If you have ever had the fun experience of being on workers’ compensation, you are well aware of the process that it is just to be off of work with an injury. Doesn’t exactly seem fair to be jumping through so many hoops when you suffered an injury merely doing your job, but that sad fact is that so many people have totally taken advantage of being off from work without still being in a recovery state with their injury. Some opt to stay on medications they no longer need, and others just enjoy being paid to be off from work and it gets very tangled after that trying to weed out who is legitimately hurt, and who was simply milking the system.
There’s a new ruling that will start to put strain on physicians who write prescriptions for medications for their workers’ compensation patients. Not all medications of course, but mostly concentrating on the generous prescription writing of opiate pills specifically. Opiates are easily abused and heavily requested by millions of adults all over the United States as they tend to not only decrease your pain, but they also alter your mood and can give you a “high” feeling, which is why they are so popular.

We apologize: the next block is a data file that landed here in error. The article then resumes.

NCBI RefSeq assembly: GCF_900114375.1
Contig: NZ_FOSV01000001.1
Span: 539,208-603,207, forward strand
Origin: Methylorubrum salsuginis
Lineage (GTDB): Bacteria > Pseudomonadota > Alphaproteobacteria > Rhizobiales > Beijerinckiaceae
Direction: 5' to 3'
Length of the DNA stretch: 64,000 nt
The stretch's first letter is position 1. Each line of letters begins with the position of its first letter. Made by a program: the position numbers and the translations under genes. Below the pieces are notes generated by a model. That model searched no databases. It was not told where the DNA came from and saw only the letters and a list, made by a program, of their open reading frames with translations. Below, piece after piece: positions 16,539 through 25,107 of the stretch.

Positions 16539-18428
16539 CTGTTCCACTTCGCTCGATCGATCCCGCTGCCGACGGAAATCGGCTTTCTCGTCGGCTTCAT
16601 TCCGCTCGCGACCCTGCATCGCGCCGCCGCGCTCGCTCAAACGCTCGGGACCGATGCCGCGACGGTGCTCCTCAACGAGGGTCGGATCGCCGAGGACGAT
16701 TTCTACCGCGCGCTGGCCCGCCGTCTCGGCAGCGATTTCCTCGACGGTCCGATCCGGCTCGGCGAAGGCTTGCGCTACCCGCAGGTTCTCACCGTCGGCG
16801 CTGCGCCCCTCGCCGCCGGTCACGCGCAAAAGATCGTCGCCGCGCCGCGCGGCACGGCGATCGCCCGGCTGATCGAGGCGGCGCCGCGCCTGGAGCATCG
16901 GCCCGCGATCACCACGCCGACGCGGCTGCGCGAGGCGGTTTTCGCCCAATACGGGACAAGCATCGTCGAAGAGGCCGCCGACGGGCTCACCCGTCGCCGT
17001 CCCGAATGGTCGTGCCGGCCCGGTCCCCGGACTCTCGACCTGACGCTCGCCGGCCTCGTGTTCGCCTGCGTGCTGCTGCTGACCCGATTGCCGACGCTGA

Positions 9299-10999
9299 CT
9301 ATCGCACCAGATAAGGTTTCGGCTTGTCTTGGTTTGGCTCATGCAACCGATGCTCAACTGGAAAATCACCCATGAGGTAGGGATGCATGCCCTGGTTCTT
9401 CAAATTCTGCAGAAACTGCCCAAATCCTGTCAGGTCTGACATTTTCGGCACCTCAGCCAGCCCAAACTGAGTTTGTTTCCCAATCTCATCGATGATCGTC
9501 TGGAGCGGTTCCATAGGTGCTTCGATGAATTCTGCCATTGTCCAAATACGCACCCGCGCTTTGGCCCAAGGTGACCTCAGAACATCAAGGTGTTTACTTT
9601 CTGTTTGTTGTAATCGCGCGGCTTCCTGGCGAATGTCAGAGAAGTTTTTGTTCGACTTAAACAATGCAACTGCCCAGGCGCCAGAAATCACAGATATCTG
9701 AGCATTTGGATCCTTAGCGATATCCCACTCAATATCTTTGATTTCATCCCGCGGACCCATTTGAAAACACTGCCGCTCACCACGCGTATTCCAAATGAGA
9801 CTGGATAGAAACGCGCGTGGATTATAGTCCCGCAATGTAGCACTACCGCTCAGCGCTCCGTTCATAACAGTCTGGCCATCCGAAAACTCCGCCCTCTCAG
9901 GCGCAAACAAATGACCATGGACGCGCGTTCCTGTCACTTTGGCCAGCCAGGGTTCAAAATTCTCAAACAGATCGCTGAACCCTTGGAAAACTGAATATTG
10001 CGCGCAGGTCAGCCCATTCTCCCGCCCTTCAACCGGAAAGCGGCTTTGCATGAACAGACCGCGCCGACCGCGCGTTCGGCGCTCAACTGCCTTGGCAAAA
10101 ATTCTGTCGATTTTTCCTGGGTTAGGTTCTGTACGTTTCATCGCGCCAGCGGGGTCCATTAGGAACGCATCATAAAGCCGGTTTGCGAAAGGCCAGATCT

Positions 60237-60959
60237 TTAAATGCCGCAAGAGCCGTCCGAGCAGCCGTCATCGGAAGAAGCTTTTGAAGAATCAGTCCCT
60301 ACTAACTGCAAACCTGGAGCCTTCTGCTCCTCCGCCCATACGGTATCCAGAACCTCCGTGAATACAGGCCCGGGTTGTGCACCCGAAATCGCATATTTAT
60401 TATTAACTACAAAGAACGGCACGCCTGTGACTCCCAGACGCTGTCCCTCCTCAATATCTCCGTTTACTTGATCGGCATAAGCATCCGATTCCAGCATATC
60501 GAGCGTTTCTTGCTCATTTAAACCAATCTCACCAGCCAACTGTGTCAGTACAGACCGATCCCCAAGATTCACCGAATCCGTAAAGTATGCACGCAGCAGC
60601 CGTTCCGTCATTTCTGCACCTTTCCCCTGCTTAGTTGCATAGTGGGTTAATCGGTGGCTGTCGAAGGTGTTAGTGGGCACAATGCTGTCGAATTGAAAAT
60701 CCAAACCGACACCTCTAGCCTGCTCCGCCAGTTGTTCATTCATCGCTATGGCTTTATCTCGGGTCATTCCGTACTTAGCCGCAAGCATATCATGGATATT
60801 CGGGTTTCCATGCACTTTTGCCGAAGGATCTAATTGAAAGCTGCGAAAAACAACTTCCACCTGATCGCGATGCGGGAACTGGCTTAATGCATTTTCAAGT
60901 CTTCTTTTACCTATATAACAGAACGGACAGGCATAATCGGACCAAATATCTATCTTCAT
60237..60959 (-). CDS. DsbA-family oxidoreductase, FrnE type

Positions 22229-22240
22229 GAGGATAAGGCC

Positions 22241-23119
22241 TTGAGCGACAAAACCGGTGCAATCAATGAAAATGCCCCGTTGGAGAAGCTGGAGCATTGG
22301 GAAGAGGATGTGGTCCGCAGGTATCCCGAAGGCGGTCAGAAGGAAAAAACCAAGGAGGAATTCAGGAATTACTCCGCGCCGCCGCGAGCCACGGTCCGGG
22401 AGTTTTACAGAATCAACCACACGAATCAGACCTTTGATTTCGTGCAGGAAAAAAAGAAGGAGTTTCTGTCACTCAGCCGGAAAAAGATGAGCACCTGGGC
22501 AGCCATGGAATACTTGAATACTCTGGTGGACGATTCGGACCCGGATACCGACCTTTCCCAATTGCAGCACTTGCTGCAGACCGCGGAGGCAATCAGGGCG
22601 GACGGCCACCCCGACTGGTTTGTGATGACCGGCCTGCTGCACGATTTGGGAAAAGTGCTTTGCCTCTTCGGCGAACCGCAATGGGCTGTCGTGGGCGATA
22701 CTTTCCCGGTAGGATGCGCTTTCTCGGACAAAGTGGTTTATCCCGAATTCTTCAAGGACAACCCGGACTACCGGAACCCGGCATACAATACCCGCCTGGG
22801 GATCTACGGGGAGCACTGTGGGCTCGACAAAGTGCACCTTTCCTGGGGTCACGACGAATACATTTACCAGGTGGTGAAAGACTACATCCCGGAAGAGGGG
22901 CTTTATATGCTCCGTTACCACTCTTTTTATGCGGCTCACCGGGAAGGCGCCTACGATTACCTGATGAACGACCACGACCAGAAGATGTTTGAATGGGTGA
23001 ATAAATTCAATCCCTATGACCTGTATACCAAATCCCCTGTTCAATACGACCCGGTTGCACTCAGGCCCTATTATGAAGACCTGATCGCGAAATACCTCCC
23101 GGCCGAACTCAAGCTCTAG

Dispatch.com reported that the state of Ohio is taking steps to prevent this from continuing to be a growing trend, by ordering a ruling that requires doctors prescribing the addictive medications to carefully observe their patients while they are taking them. They’ll also be required to create treatment programs to prevent patients from taking the medication when they don’t need it, and from taking more than they should have. Should doctors not abide by these new rules, they could face written warnings, or be taken off the list of preferred providers. The Ohio Bureau will not pay for the opioid scripts prescribed by any doctors that who don’t adhere to these set parameters. The rules will also be offering support to any workers’ compensation patients that have become addicted to opioids as well.